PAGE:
3 Reasons Why Other Countries Are Ditching the US Dollar 

Juhi Mirza
brics de-dollarization us dollar usd local currency
Source: Watcher Guru

The US dollar seems to be standing at a precarious threshold. With concepts like de-dollarization floating in the space, the USD is now being threatened from all corners and verticals. These verticals comprise various new elements fueling narratives for the dollar’s collapse by planning a possible insurgence against the American currency.

The US economy is showing signs of potential decline. While the Fed is anticipating cutting rates three times a year, driving the potential for inflation to spark up, the USD has now become a nucleus of speculation, with other currencies giving it stark competition.

Also Read: Chinese Yuan Officially Outperforms the US Dollar

Why Are Countries Ditching the US Dollar?

USD bank note
Image Source: Unsplash

The US dollar is gradually losing its purchasing power. As outlined by pragmatic capitalism, the US dollar has lost 99% of its purchasing power since 1913. The stark metric fall in the power of the dollar is compelling users and investors to explore other alternatives. Here’s why the USD is now declining and being ditched by other countries and nations.

US Dollar Down: Sanctions

The United States has long been pressing other nations, limiting their functionalities by imposing heavy sanctions. The sanctions levied on nations have contributed to the erosion of foreign alliances, isolating the US from embracing major contemporaries and allies. The list includes sanctions imposed on Iran, Russia, Cuba, North Korea, Belarus, Sudan, Ukraine, and many more. The idea of the US being the supreme entity led other nations to join forces, possibly fueling the BRICS narrative to gather pace and momentum.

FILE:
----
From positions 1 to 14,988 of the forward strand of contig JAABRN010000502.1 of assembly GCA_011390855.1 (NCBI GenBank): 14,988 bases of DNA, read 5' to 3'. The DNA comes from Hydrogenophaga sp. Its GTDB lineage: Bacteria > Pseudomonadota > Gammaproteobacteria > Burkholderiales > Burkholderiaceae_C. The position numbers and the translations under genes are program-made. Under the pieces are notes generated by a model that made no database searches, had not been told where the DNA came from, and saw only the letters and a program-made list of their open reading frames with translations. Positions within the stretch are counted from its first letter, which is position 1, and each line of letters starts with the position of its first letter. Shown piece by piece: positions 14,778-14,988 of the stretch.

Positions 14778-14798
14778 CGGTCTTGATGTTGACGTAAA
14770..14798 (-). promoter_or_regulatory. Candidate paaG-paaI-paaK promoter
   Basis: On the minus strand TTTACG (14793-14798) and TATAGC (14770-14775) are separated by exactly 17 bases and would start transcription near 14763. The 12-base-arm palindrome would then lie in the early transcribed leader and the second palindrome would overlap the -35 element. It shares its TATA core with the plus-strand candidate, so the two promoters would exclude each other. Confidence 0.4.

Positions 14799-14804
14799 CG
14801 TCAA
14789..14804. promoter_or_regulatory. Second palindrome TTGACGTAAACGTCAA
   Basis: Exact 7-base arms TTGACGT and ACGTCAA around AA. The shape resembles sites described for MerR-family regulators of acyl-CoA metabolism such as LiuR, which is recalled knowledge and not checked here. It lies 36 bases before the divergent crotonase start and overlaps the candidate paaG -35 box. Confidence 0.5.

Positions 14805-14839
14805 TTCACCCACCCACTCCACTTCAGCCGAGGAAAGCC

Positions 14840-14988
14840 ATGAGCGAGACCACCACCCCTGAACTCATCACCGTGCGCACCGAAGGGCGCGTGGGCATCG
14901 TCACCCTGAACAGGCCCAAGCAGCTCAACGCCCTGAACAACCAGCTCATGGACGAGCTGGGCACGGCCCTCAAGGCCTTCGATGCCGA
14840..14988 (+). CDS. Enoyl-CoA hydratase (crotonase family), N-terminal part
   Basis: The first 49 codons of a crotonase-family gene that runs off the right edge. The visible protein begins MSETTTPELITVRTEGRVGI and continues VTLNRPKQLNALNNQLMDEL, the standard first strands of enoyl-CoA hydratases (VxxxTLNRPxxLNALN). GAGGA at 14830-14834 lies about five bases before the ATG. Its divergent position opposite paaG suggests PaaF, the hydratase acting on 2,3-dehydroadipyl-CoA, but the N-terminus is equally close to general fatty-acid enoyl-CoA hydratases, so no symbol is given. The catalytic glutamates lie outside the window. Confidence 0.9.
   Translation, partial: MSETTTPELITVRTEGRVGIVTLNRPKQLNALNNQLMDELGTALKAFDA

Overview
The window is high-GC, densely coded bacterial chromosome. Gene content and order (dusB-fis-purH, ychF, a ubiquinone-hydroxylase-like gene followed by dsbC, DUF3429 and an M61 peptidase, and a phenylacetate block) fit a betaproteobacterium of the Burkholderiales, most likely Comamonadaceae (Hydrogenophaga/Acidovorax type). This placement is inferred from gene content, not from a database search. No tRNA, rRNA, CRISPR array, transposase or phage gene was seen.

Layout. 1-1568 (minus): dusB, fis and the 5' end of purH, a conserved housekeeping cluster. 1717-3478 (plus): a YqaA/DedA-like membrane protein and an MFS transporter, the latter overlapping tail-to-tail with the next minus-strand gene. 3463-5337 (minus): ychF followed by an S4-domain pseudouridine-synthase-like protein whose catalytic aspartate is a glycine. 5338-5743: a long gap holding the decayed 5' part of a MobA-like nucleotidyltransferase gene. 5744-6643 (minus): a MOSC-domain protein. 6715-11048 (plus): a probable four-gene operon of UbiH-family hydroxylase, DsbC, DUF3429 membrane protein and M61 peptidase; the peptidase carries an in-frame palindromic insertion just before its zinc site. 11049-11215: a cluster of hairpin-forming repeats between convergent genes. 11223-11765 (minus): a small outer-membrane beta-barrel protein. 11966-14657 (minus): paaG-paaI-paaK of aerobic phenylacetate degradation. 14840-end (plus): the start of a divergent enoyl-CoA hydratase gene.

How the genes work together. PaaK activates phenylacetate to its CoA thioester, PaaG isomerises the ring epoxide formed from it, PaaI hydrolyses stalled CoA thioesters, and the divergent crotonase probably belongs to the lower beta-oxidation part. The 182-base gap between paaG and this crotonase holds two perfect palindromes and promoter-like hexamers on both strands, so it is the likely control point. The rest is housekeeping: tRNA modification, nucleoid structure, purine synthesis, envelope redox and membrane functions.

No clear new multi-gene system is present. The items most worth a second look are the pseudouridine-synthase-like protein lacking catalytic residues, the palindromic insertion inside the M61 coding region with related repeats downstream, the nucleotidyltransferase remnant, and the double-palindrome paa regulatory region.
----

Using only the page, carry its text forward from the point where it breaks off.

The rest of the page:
US Debt

A recent WBMA report outlined that the US is currently under debt worth $34 trillion. The report further outlines the potential for the metrics to breach the $35 trillion debt mark soon, which could ultimately deepen the US economic turmoil. The development will further weaken the value of the US dollar, leading investors and nations to explore other robust currencies to hedge and stake in.

The Rise of Local Currencies

With the USD’s declining status as a reserve currency, investor sentiment is now pivoting towards exploring the “multipolar” currencies to ensure diversification of assets. This includes exploring the market for regional currencies and trading in local moolah to ensure consistent demand and profit flow. This narrative is giving birth to the rise of local currency, with the Chinese Yuan, Kenyan Shilling, and Ruble topping the race to beat the USD.

Investors have also started to explore gold and other currencies as a hedge against inflation ditching the USD. The calls for de-dollarization have intensified, with Russian PM Vladimir Putin urging the Middle East oil producers to promote trade with regional currencies instead of the USD.

Also Read: Gold’s Increasing Price Momentum Spells Trouble For The US Economy